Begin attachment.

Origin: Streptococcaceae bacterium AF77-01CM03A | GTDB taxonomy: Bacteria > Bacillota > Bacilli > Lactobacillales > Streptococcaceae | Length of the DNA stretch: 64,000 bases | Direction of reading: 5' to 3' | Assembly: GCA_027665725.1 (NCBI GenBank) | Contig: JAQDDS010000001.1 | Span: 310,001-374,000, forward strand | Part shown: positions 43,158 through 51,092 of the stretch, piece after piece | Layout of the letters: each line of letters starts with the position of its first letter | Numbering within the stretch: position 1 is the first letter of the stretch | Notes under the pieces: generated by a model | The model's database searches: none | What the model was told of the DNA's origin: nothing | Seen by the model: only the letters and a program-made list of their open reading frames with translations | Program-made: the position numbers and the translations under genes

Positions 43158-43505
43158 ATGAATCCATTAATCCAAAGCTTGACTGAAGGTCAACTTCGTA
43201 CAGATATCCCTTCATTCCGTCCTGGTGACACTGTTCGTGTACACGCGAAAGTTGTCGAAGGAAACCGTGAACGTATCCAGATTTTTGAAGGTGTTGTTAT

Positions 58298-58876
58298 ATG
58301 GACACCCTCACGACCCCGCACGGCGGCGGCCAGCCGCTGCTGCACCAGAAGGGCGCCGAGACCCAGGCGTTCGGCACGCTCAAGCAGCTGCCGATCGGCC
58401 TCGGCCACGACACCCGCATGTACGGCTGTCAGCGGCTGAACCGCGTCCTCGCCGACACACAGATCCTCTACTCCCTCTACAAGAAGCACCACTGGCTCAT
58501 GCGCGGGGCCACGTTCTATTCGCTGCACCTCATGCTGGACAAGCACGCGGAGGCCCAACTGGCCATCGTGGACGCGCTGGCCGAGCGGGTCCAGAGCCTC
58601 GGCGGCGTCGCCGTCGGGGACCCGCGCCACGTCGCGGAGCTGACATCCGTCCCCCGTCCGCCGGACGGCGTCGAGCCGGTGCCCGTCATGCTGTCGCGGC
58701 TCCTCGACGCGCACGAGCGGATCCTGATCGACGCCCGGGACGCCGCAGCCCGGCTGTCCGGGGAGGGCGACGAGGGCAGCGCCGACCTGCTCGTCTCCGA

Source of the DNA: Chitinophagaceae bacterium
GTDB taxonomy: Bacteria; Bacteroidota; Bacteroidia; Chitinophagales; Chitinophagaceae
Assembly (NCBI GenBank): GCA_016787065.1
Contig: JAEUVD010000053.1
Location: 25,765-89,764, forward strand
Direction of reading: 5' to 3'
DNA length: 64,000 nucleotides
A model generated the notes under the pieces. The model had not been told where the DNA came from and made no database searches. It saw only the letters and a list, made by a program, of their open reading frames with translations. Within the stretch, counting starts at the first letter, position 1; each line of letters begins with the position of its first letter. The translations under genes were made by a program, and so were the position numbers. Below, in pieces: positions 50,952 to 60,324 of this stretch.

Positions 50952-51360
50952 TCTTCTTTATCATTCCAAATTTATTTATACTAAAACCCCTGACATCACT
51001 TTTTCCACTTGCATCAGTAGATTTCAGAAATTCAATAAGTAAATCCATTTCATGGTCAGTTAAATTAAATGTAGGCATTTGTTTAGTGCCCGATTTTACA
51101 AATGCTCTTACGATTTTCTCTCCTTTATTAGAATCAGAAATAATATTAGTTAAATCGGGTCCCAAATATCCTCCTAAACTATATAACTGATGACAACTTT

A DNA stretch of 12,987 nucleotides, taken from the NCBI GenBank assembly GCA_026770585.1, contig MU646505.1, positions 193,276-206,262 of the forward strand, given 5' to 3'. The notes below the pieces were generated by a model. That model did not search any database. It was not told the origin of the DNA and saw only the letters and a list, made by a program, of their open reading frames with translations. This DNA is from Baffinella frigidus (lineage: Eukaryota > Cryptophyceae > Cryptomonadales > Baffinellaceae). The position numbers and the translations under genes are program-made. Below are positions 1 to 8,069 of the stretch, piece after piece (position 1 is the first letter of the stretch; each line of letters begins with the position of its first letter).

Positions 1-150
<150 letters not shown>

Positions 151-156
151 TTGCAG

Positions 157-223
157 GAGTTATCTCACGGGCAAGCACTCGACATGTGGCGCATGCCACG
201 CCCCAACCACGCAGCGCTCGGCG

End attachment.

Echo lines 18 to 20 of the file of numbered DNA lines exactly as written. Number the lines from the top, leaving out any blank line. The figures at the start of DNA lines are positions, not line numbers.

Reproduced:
DNA length: 64,000 nucleotides
A model generated the notes under the pieces. The model had not been told where the DNA came from and made no database searches. It saw only the letters and a list, made by a program, of their open reading frames with translations. Within the stretch, counting starts at the first letter, position 1; each line of letters begins with the position of its first letter. The translations under genes were made by a program, and so were the position numbers. Below, in pieces: positions 50,952 to 60,324 of this stretch.

Positions 50952-51360